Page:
So, what is our definition? Well, we don’t have one, but 3 definitions to deliver this:

myObj.setDefinition('Name', 'copy field(AccountId) from(Account.Name)');

This definition gets the Name of the related account.

myObj.setDefinition('Name', 'static value(" – Opportunity for ")');

As you see, this is just a simple text value.

myObj.setDefinition('Name', 'random type(text) minlength(15) maxlength(30)');

And finally, we get our random text with “Latinoid” random words, like “Partem inermis ius impedit eam”

Keep in mind that with the random type(text) definition, the first character of the text is always a capital and the same word is never repeated twice in a row.

Your next field is Lead Source (which is a picklist field with the API name LeadSource), and here you want to have any declared picklist value except from “Partner” and “Other”:

myObj.setDefinition('LeadSource', 'random type(picklist) except(Partner, Other)');

If you wanted these two values only, you could give the definition:

myObj.setDefinition('LeadSource', 'random type(list) value(Partner, Other)');

or if you needed just a specific picklist value:

myObj.setDefinition('LeadSource', 'static value(Partner)');

Now you’ve finished with your field definitions, but remember that we haven’t defined all required fields (like Stage or myField__c). Of course you don’t have to worry about that, because the framework automatically identifies and defines all required fields. There are specific rules for setting the suitable field definition, but (without going to many details) we could briefly say that the field definition for a required field depends on the field data type, the SObject and the field name. So, after defining your fields, Forceea will define all required fields you didn’t define, like Stage or myField__c.

If you need to make some changes in the created records (for example to update a field with some complex calculations), you can get the opportunities with:

List<Opportunity> myRecords = (List<Opportunity>) myObj.getRecords();

Then do your changes, e.g.

for (Opportunity objRecord : myRecords) {
 objRecord.Amount = … // your changes here

and just insert the amended records with


Forceea has many other field definitions, to create random real first and last names (with male and female names), real postal addresses (address, city, postal code, state, country), URLs, email addresses, phone numbers, Boolean values and Datetime values. And don’t forget that it supports BLOBs (e.g. to create email attachments).

It also provides definitions with the serial command (e.g. serial type(number) from(1) step(1.5) scale(2)) to create serial integer, decimal, currency, percentage, date and datetime values.

As you understand, there are many methods to

  • get or delete field definitions
  • create records from a specific serial number (very useful when you insert records with the serial command in different transactions)
  • insert records in groups (a valuable tool for your test methods)
  • define the Verbose mode (how many debug logs you get)
  • get the errors (yes, there is a detailed error system)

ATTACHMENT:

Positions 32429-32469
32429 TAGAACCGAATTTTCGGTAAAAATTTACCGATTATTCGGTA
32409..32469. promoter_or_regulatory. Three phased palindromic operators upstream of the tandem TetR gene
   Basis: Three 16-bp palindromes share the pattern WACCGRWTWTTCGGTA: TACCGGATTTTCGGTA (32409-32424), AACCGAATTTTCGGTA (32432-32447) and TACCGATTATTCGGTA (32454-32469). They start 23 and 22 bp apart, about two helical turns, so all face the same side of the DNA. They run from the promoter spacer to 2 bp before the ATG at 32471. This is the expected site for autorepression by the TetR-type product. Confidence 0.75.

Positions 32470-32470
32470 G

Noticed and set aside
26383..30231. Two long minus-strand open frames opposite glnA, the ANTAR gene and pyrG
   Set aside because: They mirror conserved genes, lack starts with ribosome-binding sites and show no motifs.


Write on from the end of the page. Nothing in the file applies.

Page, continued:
The framework handles field dependencies (dependent picklists) and it protects you from doing errors like defining the wrong definition for a specific field data type or defining multiple definitions for a field (e.g. Date) which can have only one.

How can I see the framework’s messages?

Forceea doesn’t have a UI (for the moment). The framework uses Debug Log to post its messages, which show

  • The errors during the process
  • The process milestones completed
  • The data of the first created records

Here is a sample output, just to get an idea of what this looks like (please note that the field definitions in this sample are not the field definitions you used previously).Keep in mind that you have many options to reduce the quantity of logs, for example to get almost nothing on a production system (which by the way is accomplished using a Custom Metadata type).

What’s next?

When you use Forceea in a test method, you really don’t need to create many records, so the 10,000ms CPU limit isn’t an actual problem. Of course you can use the framework to insert records in a sandbox or developer Org when you execute an Apex script in the Anonymous Windows, which of course has the same 10,000ms limit. But when you want to populate a sandbox with 1,000,000 of Accounts, this is another story..

This story is a major part of the next upcoming release (v1.3). The functionality is called Async, it can insert or delete many objects in one transaction, and when you insert objects or delete 1 object it’s surprisingly fast! I have inserted 500,000 of a custom object (without any validation rules, triggers, processes, etc) in 40s! Of course its speed mainly depends on the triggers, etc you have in your actual Org, which may slow down the process significantly (that’s life..)

Anything else?

Yes! I invite everyone to have a look at the detailed User Guide ( and try the framework.

And I’d like to say a big THANKS to Enrico for hosting this post.

[AppExchange series / Salesforce] Field Dumper – Extract Data Model to Excel

This week’s guest post has been written by the guys from P0P, who just made a simple yet really usefull app to extract your org’s metadata.